What are the other Names for this Test? (Equivalent Terms)
- Methycillin-Resistant Staphylococcus Aureus Screening Test
What is MRSA Screening Test? (Background Information)
- Methycillin-resistant Staphylococcus aureus (MRSA) is a group of S. aureus or staph, “superbugs” that exhibits multi-drug resistance (XDR). This means that it responds ‘minimally’ or ‘not at all’ to several classes of antibiotics
- S. aureus inhabits 25-30% of the adults. Normally, it is harmless, except during a suppressed immune system or a break in the skin. In these cases, it may cause an infection that is treated by antibiotics
- MRSA inhabits less than 2% of the population. It is resistant to several classes of antibiotics, making infection by MRSA extremely difficult to treat
- Antibiotics to which MRSA is resistant include vancomycins, macrolides, lincosamides, tetracyclines, streptogramins, aminoglycosides, and beta-lactams, such as methycillin and penicillin
- Penicillin was first made commercially available in 1943 to combat infections by S. aureus and other bacteria. However, because of a widespread and sometimes unnecessary usage, it took only 4 years for cases of resistance to emerge
- MRSA obtains its resistance by producing proteins that bind and deactivate drugs, such as penicillin. This mechanism developed over time, due to mutations
- The antibiotic resistance genes are easily transferrable between MRSA cells. This has led to widespread antibiotic resistance fairly quickly
- MRSA is present in communities, but is especially prevalent in hospitals. Hospital patients with suppressed immune systems, as a result of surgery or other hospital treatments, are susceptible to MRSA
- The MRSA Screening Test is a culture test that detects the presence of methycillin-resistant Staphylococcus aureus. It is used to determine, if an individual is a carrier of MRSA
What are the Clinical Indications for performing the MRSA Screening Test?
Following are the clinical indications for performing a MRSA Screening Test:
- Containing a MRSA outbreak in a community, by public health officials
- Determining the origin of a MRSA outbreak
- Physical contact with an individual, who is a known MRSA carrier
- Small red bumps resembling pimples or insect bites
- Abscess formation on various parts of the body
How is the Specimen Collected for MRSA Screening Test?
Following is the specimen collection process for MRSA Screening Test:
Sample required: Nasal swab
Process: Dabbing of the inside of the nose using a sterile swab resembling a Q-tip
Preparation required: No special preparation is needed prior to the test.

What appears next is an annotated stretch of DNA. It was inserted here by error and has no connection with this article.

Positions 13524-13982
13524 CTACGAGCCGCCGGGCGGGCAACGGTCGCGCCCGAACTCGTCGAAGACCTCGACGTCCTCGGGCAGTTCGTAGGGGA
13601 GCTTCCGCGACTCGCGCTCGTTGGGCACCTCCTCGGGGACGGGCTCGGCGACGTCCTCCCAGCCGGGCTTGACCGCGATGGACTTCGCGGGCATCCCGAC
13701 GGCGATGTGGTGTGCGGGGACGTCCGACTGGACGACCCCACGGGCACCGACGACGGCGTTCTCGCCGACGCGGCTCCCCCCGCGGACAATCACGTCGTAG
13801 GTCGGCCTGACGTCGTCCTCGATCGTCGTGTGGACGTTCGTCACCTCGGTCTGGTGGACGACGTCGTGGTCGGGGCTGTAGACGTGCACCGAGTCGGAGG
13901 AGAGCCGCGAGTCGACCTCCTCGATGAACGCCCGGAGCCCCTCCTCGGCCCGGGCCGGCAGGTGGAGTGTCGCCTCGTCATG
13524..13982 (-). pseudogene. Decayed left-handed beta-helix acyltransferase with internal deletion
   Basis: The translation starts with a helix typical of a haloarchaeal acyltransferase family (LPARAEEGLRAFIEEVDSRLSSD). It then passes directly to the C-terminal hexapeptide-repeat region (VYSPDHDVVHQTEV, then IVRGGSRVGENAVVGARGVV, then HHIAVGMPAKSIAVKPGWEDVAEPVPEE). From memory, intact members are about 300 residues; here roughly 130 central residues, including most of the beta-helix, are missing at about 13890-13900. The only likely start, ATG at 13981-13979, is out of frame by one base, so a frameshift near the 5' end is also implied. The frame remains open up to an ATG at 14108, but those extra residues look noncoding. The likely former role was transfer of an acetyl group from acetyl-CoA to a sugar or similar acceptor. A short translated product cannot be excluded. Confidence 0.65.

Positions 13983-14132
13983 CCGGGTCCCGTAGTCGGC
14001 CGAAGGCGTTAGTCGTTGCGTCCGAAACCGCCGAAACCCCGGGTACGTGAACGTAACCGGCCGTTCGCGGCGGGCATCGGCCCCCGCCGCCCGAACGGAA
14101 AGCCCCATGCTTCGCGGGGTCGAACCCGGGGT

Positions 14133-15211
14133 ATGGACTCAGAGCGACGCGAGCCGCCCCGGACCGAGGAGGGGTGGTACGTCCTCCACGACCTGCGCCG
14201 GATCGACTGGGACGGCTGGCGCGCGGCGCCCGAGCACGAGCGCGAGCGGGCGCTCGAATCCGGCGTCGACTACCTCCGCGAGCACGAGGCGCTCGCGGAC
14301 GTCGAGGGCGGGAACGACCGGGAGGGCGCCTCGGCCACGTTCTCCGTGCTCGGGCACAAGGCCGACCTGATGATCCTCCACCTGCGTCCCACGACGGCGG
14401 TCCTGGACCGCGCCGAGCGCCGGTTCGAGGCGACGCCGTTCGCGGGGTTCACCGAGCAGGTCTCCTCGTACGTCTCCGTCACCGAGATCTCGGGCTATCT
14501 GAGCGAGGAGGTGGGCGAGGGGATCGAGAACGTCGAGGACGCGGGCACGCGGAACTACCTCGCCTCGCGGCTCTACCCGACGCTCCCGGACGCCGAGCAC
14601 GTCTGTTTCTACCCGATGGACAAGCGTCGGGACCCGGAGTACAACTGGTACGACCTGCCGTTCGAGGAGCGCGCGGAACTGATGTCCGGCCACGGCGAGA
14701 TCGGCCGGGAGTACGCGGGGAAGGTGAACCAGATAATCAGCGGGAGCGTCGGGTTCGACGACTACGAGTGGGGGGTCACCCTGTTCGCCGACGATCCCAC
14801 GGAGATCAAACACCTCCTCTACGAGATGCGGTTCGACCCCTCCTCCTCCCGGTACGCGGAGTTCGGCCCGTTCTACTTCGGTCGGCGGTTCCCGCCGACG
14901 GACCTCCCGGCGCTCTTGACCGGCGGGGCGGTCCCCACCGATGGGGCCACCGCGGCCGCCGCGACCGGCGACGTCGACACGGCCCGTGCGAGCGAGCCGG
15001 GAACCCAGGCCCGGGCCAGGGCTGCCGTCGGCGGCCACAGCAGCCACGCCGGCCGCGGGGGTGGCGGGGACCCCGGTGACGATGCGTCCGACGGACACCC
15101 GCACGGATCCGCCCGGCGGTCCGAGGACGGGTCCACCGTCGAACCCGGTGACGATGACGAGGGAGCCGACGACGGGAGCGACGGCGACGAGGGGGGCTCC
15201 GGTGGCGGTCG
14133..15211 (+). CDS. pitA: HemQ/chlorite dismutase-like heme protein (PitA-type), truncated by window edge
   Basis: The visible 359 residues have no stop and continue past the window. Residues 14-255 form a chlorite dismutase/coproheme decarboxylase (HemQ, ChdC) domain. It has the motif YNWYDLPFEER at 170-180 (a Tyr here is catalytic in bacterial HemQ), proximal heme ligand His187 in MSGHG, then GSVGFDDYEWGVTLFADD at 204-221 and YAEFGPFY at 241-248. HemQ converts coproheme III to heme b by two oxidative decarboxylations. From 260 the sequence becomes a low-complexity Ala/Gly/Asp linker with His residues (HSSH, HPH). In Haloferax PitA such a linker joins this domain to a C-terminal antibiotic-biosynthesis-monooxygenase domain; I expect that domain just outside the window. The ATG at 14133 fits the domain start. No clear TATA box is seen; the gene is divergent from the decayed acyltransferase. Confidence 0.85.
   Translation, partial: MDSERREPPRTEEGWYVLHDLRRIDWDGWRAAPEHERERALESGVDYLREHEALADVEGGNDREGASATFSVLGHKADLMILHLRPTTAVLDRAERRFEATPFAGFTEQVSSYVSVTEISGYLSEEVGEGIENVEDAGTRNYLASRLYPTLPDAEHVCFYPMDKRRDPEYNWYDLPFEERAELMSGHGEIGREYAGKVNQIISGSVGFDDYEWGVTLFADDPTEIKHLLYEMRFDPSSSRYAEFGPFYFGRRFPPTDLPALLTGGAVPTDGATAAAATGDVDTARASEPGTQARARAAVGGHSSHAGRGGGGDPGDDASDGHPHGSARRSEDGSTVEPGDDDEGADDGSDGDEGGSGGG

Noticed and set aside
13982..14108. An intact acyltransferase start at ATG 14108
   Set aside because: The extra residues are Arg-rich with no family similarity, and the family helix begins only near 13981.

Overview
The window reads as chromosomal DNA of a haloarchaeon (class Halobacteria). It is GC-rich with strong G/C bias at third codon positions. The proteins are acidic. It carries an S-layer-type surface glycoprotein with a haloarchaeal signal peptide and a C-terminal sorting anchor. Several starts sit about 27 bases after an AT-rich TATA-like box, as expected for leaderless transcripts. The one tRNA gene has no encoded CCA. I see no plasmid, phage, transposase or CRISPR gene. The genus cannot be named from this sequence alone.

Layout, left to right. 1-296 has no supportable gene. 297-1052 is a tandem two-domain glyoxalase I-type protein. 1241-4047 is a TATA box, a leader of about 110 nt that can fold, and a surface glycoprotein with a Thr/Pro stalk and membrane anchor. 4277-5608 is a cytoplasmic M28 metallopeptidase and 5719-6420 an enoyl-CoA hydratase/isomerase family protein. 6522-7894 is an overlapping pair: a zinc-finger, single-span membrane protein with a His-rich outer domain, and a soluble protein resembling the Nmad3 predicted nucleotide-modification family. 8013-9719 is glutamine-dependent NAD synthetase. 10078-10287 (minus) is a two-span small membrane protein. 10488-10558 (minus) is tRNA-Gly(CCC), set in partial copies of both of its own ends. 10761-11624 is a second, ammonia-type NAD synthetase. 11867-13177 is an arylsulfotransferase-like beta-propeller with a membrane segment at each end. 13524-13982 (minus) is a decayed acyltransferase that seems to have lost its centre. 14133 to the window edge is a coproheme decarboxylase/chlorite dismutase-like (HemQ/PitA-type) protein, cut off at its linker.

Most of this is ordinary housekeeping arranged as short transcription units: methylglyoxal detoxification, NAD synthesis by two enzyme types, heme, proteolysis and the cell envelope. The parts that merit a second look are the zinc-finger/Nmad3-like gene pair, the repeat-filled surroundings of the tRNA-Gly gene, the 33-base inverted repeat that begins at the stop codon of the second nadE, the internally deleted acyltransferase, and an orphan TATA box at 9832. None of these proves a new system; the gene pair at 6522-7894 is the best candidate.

What is the Significance of the MRSA Screening Test Result?
- A positive MRSA Screening Test indicates colonization by MRSA
The laboratory test results are NOT to be interpreted as results of a "stand-alone" test. The test results have to be interpreted after correlating with suitable clinical findings and additional supplemental tests/information. Your healthcare providers will explain the meaning of your tests results, based on the overall clinical scenario.
Additional and Relevant Useful Information:
- It is helpful to perform MRSA screening test in intensive-care units (ICUs). It is recommended to administer nasal antibiotics to all patients admitted to ICUs, which research has shown to be far more effective at preventing and managing MRSA outbreaks, than MRSA screening
- It is estimated that the cost of nosocomial or hospital-acquired infections, stands at $10-15 billion per year. The cost of community-acquired infections stands at $14-21 billion per year
Certain medications that you may be currently taking may influence the outcome of the test. Hence, it is important to inform your healthcare provider, the complete list of medications (including any herbal supplements) you are currently taking. This will help the healthcare provider interpret your test results more accurately and avoid unnecessary chances of a misdiagnosis.
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References and Information Sources used for the Article:
Lab Tests Online (2013, May 13). Retrieved September 17, 2014 from http://labtestsonline.org/understanding/analytes/mrsa/
Madigan, M. T. (2012). Brock biology of microorganisms (13th ed.). San Francisco, CA: Benjamin Cummings.
Mayo Clinic. (2012, November 13). MRSA infection. Retrieved from http://www.mayoclinic.org/ (accessed on September 17, 2014)